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Graduate Spotlight 2015: Miao Ho


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Published date
18 February 2015

MA Fashion Design Technology Womenswear student Miao Ho is next in the Graduate Spotlight series. Miao’s final collection will feature alongside 11 other students at the MA Womenswear Catwalk show. The show will be live streamed from the LCF Channel at 7.30PM GMT on 19th February 2015.


Image from MA Fashion Design Womenswear student Miao Ho’s final collection. Photography Felix Cooper: Styling Jeannie Annan-Lewin

LCF News: Tell us about your final collection?

Miao Ho: I have been fascinated with the question: “taking the light as medium, how is virtual space divided and organised by constructed space?”
Initially, I was inspired by the artist Ruimteruis’ series ‘Qbes’ and the architect Louis Kahn’s work on the National Assembly Bangladesh. I did a lot of research and realised virtual space, which is formed by light, could create new optical structural vision.
The aim was to translate these concepts into a wearable range of garments for the gentlewoman. This aim was to complete the look and enrich layers of collection, for example, the structural line of garment, which is connected with a tailored collar, transforms this collar into a shirt collar and flat fitting collar.

LCF News: Where did you study prior to your MA at LCF?

MH: I studied Clothing Art Design at the Beijing Institute of Fashion Technology from 2006 to 2010 and the did two and half years work experience in Shanghai Xushang Apparel Co.,Ltd(ZUKKA.PRO) between 2010 and 2013.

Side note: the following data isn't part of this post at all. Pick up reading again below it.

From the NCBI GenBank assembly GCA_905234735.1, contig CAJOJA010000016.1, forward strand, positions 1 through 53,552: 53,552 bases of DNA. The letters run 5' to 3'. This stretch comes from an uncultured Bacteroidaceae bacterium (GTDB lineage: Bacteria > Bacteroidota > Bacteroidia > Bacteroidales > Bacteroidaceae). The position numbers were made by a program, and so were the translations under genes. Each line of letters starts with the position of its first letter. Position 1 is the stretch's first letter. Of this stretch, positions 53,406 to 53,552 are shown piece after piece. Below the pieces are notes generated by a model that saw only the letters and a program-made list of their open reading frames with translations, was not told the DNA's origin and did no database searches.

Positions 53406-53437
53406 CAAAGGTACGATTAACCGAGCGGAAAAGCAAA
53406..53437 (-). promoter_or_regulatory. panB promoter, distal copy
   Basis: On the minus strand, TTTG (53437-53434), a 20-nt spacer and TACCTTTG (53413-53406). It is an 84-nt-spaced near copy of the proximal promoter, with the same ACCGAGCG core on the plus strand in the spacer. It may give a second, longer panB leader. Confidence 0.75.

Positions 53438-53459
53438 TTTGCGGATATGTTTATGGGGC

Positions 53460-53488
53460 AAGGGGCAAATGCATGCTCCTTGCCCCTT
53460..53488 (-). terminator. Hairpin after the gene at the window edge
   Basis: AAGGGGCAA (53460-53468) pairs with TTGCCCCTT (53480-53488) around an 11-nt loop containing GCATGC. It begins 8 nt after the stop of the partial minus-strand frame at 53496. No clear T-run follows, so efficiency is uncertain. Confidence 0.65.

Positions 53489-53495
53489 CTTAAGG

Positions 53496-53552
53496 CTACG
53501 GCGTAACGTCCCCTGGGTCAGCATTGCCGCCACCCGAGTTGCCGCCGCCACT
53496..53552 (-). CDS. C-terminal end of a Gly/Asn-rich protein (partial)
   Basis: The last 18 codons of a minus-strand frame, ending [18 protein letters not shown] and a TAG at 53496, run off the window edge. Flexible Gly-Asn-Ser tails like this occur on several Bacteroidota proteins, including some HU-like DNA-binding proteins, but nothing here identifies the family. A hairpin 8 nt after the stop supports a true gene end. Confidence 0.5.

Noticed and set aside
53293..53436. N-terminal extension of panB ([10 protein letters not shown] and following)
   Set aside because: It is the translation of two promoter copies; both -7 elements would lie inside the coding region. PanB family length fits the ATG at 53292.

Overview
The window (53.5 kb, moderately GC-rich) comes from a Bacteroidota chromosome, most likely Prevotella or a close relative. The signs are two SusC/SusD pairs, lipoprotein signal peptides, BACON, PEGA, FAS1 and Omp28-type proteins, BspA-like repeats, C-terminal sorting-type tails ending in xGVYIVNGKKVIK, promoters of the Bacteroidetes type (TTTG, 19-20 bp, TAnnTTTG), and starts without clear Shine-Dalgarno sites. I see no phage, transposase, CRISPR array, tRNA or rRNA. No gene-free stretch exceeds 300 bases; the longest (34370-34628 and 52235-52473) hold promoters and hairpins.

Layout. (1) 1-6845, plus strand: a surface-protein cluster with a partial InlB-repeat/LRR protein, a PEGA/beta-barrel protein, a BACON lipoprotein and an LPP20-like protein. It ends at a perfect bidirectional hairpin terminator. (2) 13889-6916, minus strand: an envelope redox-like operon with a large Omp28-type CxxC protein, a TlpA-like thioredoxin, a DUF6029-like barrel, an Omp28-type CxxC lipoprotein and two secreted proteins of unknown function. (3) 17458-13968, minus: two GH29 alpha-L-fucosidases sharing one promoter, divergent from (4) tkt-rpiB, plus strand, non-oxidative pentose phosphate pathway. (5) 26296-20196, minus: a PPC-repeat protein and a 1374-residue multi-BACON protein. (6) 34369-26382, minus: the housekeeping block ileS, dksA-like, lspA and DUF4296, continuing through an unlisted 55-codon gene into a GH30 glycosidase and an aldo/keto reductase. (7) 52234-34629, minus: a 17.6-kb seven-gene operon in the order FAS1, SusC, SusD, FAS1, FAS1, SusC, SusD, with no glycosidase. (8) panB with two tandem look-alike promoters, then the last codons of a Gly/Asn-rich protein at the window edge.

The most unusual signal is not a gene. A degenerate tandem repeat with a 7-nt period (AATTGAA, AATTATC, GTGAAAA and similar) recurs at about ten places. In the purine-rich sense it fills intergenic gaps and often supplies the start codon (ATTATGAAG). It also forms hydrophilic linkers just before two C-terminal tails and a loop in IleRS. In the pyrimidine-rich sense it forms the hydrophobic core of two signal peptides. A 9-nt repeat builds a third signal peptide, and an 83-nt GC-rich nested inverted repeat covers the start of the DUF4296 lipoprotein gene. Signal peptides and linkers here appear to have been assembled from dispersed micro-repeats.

LCF News: What are your future plans?

MH: I have two steps.
The first step is to get a job in tailoring. I would like to do this for a while in order to increase my skills, build on my experience, meet and collaborate with other people and learn more about the market. It will also allow me to have extra time for continuing research and develop my creative design.
The second step is to establish a fashion label named THEORY VII in collaboration with LCF MA Menswear graduate Yu Ding. This is a label that pursues a kind of rational aesthetic which is the fusion of pattern techniques, spirit of exploration and fun, while trying to break through the limit of genders. Yu Ding and I will work as a team and gradually build our own studio, and through this I can continue my development of tailoring design direction.
In my opinion, tailoring and pattern design is full of creative possibilities and they can be the perfect media for me to translate my inspiration and design concept.

LCF News: How do you think the course will help you to realise these plans?

MH: This course made me really aware of where my interests lie, and helped me to make a big leap in combining creative ideas into design. The course also broadened my views of marketing and business. During the course I was required to do a lot of research and experiment independently. That as well as plenty of tutorials and workshops allowed me to combine design with business practice which will improve my market knowledge.

LCF: What advice would you give to anyone considering studying an MA at LCF?

MH: Private tutorial is very important for your design. For example, Nigel Luck will help you explore your design and deal with your problems, which you might encounter with the process of design and tailoring. Sometimes he helps you complete your process of researching. To new students, they should make use of tutorials which will give them a lot of instruction. Moreover, abundant professional books have been collected in the library, the most up-to-date industry news, the library staff, and advanced facilities and workshop provide good opportunities for experiments and tryouts.
Professional speaker talks were also useful for me to improve my communication skills, during which I was also tutored by some prominent professors.